FFG: "Innovation Works" – Investments in research and innovation throughout Austria

Austria as a research location in 2022: Record call volume of 1.9 billion euros

The Austrian Research Promotion Agency FFG balance sheet for 2022 contained impressive figures: with the support of the FFG, last year a total of 3.1 billion euros was invested in industry-oriented research and broadband infrastructure in Austria. Of this sum, 1 billion euros was invested in research premiums; over 1.6 billion euros in FFG-funded projects; and a further almost 300 million euros from EU and ESA funds. Through this strong funding support for innovative projects, the FFG is making a lasting contribution to stabilising and strengthening Austria’s economy.

The two FFG Managing Directors Henrietta Egerth and Klaus Pseiner explained why it is important right now to provide impetus through research funding in order to drive forward a sustainable transformation of the economy: “In light of the multiple and extraordinary challenges facing the economy, it was particularly important to increase support in order to facilitate innovative projects and, in so doing, to drive the modernisation of important companies and industries. Funding is an investment in the future. In an economic upswing, these projects create precisely the momentum needed to be at the forefront of new growth and increasing profitability.”

Innovative companies are winners in the battle for talent

Against this background, the FFG has chosen “Innovation Works” as its theme for 2023. It builds on the insights and directions taken in the previous year which have made it eminently clear how in the battle for talent it is important for employers to demonstrate their strength as innovators and offer prospects for further development.

Jürgen Janger, WIFO Senior Economist who presented the results of the WIFO study on innovations and investments made by Austrian companies during the crisis at the press conference, confirmed that the FFG plays a pivotal role as a driving force in this area: “Austrian companies are still in crisis mode. The far-reaching changes of recent years, the planning uncertainty and the often-changing framework conditions have led to restraint in the field of R&D. However, it is very clear that innovative companies that continue to invest in research and generate fresh momentum are better able to get through the crisis.”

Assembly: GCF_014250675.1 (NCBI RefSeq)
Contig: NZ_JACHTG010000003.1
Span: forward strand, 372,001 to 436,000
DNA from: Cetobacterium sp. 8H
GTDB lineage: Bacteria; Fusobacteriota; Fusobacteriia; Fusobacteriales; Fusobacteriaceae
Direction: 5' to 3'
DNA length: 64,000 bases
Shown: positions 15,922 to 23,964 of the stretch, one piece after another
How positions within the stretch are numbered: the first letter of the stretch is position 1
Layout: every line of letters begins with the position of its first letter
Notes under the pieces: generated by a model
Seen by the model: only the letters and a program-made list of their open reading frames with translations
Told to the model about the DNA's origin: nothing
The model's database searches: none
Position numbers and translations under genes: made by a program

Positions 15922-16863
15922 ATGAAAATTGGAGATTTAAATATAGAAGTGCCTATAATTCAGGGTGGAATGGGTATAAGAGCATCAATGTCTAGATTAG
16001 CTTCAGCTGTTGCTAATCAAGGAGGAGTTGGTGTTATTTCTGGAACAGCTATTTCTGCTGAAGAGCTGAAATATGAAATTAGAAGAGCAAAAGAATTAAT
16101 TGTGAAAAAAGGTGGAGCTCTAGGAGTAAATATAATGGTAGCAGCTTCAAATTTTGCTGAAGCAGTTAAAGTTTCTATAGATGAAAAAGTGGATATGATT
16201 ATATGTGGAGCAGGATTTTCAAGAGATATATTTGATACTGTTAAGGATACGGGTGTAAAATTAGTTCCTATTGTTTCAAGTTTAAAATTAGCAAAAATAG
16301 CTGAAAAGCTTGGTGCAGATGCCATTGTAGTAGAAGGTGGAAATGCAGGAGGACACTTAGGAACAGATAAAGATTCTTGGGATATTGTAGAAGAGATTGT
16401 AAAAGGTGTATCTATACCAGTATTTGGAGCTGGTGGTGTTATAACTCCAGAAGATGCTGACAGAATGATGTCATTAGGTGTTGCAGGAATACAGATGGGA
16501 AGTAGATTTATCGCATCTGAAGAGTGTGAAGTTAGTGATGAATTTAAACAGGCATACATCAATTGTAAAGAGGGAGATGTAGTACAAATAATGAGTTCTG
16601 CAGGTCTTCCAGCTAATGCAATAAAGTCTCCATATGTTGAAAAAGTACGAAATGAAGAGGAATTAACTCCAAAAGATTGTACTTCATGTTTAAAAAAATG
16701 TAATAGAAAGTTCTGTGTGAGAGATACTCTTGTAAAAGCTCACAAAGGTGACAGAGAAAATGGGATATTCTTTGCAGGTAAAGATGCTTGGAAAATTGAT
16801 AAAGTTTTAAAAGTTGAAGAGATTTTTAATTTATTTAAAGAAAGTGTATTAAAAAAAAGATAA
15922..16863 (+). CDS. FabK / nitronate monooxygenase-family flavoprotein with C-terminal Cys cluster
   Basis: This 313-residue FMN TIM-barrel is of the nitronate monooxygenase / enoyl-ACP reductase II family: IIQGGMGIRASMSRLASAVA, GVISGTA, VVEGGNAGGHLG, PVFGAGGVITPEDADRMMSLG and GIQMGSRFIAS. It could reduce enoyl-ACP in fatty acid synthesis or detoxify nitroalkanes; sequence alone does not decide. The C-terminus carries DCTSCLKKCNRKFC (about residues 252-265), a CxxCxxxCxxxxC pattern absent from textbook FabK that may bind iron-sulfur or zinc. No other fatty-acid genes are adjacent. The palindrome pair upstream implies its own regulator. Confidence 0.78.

More optimism among innovative companies

Overall, innovation activities in the corporate sector declined last year. This confirms once again that investments in innovation – specifically product innovations – are highly cyclical. However, companies receiving FFG funding showed much lower investment declines. The share of product innovations does not decline significantly in FFG-funded companies, and the probability of a new product launch is twice as high in FFG-funded companies than in those not in receipt of funding. Unsurprisingly, funded companies are also more optimistic about the future. While investments in product innovations are also strongly linked to company size in the case of non-funded companies (large companies tend to remain active while smaller ones stop investing in times of crisis), the FFG compensates for the disadvantages faced by smaller companies: those receiving FFG funding continue to conduct research even in times of crisis, regardless of their size.

High demand for funding

Generally, Austria’s companies are innovators. Despite the huge funding volume available, 45% of all applications were rejected last year, 20% due to a lack of funds. “There are more good ideas than we can support,” says the FFG management. The FFG allocates funding according to the following criteria: 25% goes to company-driven innovation projects, 33% is awarded based on thematic priorities in the form of calls which, last year, lay in the areas of energy transition, mobility transition and life sciences; 12% of the funding volume was used for structures and human potential, invested in competence centres, qualifications and talent promotion; and at 30%, a large proportion of last year’s FFG funding went to the infrastructure sector, especially to broadband expansion and zero emission mobility projects.